Chapter 12 : The Emerging Role of Pathology in Infectious Diseases

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Due to increased awareness of infectious diseases, there has been renewed interest and revitalization in infectious disease pathology. Recent experience at the Centers for Disease Control and Prevention (CDC) and other institutions has shown that use of a combination of traditional morphology with immunologic and molecular pathology techniques is an extremely useful approach for the confirmation of diagnoses for patients with otherwise unexplained illnesses. Visualization of microbial antigens or nucleic acids in the context of pathology allows the pathologist to assess the clinical significance of serologic test results or microbial isolation. By comparison, the use of molecular pathology techniques offers several distinct advantages over traditional microbiologic methods, including speed, sensitivity, reduced risk of exposure of laboratory personnel to the agent, and tissue localization of pathogens. Epidemiologic, clinical, and histopathologic findings enable CDC pathologists to use the most appropriate initial immunologic and molecular pathology tests. The chapter highlights some of the contributions of CDC pathologists in addressing some of the challenges posed by new, emerging, and reemerging infectious diseases. Historically, pathologists and the discipline of pathology have played pivotal roles in the discovery and characterization of the rickettsioses and, more recently, the ehrlichioses. Disease recognition by infectious disease pathologists can play a key role in the study of emerging infectious diseases. The chapter provides several examples of the frontline role of pathology in guiding the early phases of epidemiologic investigations of infectious diseases.

Citation: Zaki S, Paddock C. 1999. The Emerging Role of Pathology in Infectious Diseases, p 181-200. In Scheld W, Craig W, Hughes J (ed), Emerging Infections 3. ASM Press, Washington, DC. doi: 10.1128/9781555818418.ch12

Key Concept Ranking

Rocky Mountain Spotted Fever
Infectious Diseases
Sin nombre virus
Simian immunodeficiency virus
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Emerging infectious diseases. Immunostaining of viral and rickettsial antigens in patient tissues by IHC is shown. (A) Hantavirus pulmonary syndrome, lung. Viral antigens are localized within the pulmonary microvasculature. (B) Leptospirosis, kidney. Intact and granular staining of leptospires within renal interstitium is shown. (C) Epidemic typhus, cerebral cortex. Staining of within a characteristic glial nodule is shown. (D) Rocky Mountain spotted fever, leptomeninges. Spotted fever group rickettsiae are localized within the endothelia of medium-sized vessels. (E) Ehrlichiosis, bone marrow. Morulae of are stained within mononuclear cells. (F) Ebola hemorrhagic fever, skin. Abundant viral antigens in connective tissue surrounding a sweat gland in dermis are shown. (G) Enterovirus 71 encephalitis, central nervous system. Immunostaining of viral antigens within a neuron is shown. (H) Nipah virus encephalitis, cerebral cortex. Viral antigens are present within neurons and glial cells. Note the abundant extracellular antigen.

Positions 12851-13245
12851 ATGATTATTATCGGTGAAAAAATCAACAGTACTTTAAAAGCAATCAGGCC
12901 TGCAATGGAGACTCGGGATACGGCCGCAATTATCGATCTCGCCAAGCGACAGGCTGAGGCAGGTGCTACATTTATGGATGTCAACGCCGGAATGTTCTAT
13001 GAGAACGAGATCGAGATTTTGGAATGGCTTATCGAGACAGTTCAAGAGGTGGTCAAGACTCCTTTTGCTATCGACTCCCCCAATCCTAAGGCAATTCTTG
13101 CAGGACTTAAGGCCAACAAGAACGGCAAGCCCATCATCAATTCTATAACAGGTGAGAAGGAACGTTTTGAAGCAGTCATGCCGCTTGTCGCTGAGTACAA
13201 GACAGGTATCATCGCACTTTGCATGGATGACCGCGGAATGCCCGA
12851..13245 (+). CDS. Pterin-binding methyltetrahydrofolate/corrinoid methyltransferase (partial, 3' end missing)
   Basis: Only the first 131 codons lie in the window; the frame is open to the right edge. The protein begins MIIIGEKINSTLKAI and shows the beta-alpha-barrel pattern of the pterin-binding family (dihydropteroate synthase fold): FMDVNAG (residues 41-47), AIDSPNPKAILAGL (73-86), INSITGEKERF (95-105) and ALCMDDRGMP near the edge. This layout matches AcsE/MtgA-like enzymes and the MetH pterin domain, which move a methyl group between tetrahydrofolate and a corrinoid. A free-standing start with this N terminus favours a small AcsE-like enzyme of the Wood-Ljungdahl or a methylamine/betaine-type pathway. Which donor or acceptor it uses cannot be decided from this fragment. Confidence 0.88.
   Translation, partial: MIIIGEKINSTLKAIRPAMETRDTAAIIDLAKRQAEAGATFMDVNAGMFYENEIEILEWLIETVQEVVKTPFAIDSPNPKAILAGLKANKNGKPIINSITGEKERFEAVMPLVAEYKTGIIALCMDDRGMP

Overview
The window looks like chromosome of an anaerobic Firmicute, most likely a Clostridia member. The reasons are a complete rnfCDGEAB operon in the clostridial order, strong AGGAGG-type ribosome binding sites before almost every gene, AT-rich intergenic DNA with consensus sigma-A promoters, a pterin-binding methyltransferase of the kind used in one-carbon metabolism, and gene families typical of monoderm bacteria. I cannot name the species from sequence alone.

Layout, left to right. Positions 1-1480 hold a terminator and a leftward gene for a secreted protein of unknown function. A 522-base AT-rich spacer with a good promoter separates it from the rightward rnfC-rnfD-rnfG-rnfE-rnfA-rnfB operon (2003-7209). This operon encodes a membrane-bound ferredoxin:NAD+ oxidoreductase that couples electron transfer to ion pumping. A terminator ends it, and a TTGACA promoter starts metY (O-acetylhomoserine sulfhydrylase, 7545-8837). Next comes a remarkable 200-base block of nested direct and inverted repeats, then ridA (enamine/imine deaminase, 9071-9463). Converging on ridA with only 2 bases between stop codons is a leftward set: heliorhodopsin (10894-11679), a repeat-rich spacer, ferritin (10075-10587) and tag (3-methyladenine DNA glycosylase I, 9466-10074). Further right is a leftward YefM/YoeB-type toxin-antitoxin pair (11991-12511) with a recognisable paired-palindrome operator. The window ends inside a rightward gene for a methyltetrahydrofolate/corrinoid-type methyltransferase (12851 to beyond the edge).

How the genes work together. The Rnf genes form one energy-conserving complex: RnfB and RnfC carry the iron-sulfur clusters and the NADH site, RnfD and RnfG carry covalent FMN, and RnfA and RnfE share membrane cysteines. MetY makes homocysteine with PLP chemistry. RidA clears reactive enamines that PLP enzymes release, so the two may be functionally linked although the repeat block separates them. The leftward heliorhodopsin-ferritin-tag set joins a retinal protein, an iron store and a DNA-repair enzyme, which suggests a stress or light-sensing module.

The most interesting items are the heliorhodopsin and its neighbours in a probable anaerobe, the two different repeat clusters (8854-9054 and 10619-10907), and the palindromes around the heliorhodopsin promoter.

Citation: Zaki S, Paddock C. 1999. The Emerging Role of Pathology in Infectious Diseases, p 181-200. In Scheld W, Craig W, Hughes J (ed), Emerging Infections 3. ASM Press, Washington, DC. doi: 10.1128/9781555818418.ch12
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Table 1

Selected examples of emerging infectious diseases with significant contributions by pathology

Citation: Zaki S, Paddock C. 1999. The Emerging Role of Pathology in Infectious Diseases, p 181-200. In Scheld W, Craig W, Hughes J (ed), Emerging Infections 3. ASM Press, Washington, DC. doi: 10.1128/9781555818418.ch12
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Table 2

IHC and ISH tests used by IDPA, CDC, for diagnosis of infectious disease agents

Citation: Zaki S, Paddock C. 1999. The Emerging Role of Pathology in Infectious Diseases, p 181-200. In Scheld W, Craig W, Hughes J (ed), Emerging Infections 3. ASM Press, Washington, DC. doi: 10.1128/9781555818418.ch12

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